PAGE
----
Next, ask your customers to tell you two things about each of these attributes: first, how important it is to them, and second, how they rate your company on it. Use a scale of 1–10, with 10 being the most important and 1 the least.
From this information, you can develop a value differential for each attribute.
Here’s an example of what this might look like for a hotel:
In our example, number 10, breakfast quality, is rated a 9 in importance whereas the hotel only gets a 2 rating, so the value differential is -7. Adding hot food and fresh fruit might be a wise move.
Number 11, free Internet, is rated a 10 and the hotel gets a 0. It might be time to include this service in the room price, as they do in some hotels.
Number 17, coffee maker in room, is rated very important, yet many hotels – like this one – do not provide one. It would be a relatively minor investment to satisfy customers.
The response to number 19, refrigerator and microwave, on the other hand, suggests that these are not must-have items – therefore, an opportunity for savings.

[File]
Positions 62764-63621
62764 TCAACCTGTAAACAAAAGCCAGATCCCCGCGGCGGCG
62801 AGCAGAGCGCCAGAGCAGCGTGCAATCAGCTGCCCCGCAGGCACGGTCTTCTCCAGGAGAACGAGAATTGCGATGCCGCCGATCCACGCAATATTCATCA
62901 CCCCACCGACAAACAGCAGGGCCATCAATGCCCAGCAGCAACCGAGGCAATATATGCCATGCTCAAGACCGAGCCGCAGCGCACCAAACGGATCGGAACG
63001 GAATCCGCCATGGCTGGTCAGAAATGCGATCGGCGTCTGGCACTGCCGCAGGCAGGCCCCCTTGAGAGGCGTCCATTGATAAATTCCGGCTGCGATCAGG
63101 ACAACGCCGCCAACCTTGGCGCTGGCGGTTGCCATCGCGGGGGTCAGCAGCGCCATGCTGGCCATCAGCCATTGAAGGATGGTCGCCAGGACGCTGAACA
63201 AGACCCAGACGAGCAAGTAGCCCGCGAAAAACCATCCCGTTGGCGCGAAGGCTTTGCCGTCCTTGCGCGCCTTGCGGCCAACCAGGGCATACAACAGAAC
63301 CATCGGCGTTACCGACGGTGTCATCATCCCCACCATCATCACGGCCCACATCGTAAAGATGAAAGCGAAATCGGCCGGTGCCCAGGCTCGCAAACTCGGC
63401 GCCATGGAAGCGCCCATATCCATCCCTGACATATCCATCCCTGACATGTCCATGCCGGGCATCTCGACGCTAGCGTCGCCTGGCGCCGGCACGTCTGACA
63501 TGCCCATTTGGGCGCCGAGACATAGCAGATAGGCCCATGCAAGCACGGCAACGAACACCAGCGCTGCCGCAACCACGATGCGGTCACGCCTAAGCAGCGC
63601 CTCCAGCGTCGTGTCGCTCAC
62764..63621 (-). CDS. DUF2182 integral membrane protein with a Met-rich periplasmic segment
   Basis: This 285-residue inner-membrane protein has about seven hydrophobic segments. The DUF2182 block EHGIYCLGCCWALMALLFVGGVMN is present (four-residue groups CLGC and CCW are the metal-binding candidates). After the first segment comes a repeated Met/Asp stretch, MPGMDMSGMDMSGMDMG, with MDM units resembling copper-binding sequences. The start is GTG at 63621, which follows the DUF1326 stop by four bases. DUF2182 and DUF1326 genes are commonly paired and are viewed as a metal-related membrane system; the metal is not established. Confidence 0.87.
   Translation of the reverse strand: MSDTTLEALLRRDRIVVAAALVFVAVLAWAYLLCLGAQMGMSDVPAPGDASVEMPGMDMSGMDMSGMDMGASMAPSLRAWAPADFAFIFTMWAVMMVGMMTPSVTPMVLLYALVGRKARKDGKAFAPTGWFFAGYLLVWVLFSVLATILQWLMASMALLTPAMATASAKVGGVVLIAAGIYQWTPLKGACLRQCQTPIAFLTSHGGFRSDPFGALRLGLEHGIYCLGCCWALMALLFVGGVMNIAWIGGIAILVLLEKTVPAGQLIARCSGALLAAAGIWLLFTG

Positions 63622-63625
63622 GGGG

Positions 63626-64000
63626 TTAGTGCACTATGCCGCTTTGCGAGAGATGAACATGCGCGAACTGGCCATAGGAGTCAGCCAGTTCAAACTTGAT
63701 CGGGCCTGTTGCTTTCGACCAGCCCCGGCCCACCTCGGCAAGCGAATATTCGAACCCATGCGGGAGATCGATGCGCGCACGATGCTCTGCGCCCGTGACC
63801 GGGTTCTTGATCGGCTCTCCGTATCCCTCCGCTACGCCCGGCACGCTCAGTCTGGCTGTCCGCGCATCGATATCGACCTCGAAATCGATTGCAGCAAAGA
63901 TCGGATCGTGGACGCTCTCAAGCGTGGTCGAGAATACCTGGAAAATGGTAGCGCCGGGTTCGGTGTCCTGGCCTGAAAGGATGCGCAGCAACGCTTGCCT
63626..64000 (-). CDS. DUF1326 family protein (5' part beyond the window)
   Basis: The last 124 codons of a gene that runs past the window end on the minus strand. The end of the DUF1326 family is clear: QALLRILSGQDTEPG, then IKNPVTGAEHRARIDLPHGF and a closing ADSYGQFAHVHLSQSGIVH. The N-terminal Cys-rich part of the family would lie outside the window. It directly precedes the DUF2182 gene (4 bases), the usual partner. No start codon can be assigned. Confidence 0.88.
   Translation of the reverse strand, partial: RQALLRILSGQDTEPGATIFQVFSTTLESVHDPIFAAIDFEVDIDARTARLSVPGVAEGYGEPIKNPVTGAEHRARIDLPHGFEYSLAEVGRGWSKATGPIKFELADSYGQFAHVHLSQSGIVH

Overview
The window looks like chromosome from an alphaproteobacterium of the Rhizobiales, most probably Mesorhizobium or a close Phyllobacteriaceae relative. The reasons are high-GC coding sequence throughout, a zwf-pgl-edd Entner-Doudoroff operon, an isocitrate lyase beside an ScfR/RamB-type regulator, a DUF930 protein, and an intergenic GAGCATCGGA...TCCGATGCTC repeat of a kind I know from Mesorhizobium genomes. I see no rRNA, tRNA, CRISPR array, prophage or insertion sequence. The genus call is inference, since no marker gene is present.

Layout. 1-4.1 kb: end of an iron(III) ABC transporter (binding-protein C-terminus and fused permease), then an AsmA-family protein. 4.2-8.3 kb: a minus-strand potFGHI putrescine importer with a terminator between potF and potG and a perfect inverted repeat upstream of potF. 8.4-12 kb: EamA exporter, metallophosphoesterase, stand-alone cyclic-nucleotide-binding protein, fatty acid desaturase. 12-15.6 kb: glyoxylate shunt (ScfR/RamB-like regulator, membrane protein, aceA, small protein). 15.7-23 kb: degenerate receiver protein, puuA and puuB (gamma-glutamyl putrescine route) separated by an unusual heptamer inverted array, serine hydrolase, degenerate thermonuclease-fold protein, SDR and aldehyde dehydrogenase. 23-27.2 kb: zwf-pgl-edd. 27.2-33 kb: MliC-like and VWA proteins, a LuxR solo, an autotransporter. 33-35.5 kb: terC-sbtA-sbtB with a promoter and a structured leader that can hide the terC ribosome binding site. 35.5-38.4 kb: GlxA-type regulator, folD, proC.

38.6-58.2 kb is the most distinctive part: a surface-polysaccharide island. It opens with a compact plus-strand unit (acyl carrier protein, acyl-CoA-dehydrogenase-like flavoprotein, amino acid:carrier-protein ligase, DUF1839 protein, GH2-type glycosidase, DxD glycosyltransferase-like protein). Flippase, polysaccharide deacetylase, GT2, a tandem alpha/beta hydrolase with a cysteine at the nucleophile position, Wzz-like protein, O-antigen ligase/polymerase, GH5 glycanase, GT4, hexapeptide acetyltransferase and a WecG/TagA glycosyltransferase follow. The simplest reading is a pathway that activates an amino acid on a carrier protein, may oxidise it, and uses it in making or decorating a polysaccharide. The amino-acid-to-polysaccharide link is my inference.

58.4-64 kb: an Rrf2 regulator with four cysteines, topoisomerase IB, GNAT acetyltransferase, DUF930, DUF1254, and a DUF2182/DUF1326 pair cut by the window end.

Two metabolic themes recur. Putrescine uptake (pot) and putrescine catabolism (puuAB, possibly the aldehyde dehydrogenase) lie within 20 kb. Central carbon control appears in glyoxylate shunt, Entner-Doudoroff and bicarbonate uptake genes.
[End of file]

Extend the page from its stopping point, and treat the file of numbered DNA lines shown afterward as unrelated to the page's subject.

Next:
From your own value differential analysis, you may discover that there are areas where you are giving your customers either more or less than they really want or care about. That gives you room for manoeuvre on what you offer and what you charge for it.
Take a look at these service level options:
Option 1: Analyse your products and services and decide which must be offered as standard and which can be offered as optional extras.
Option 2: Create a “naked” solution where all extras are optional.
Option 3: Introduce new products and services as options to see if they are valued.
This will help you to understand what your customers want and what they value; when you know that, you can go on to look at pricing.
Many of us resist the idea of raising prices for fear that our customers will go elsewhere. We may think that price is the deciding factor behind most buying decisions, but this isn’t true. Buyers pay for a combination of value, service and convenience. So, raising prices may be an ideal strategy to improve your profitability.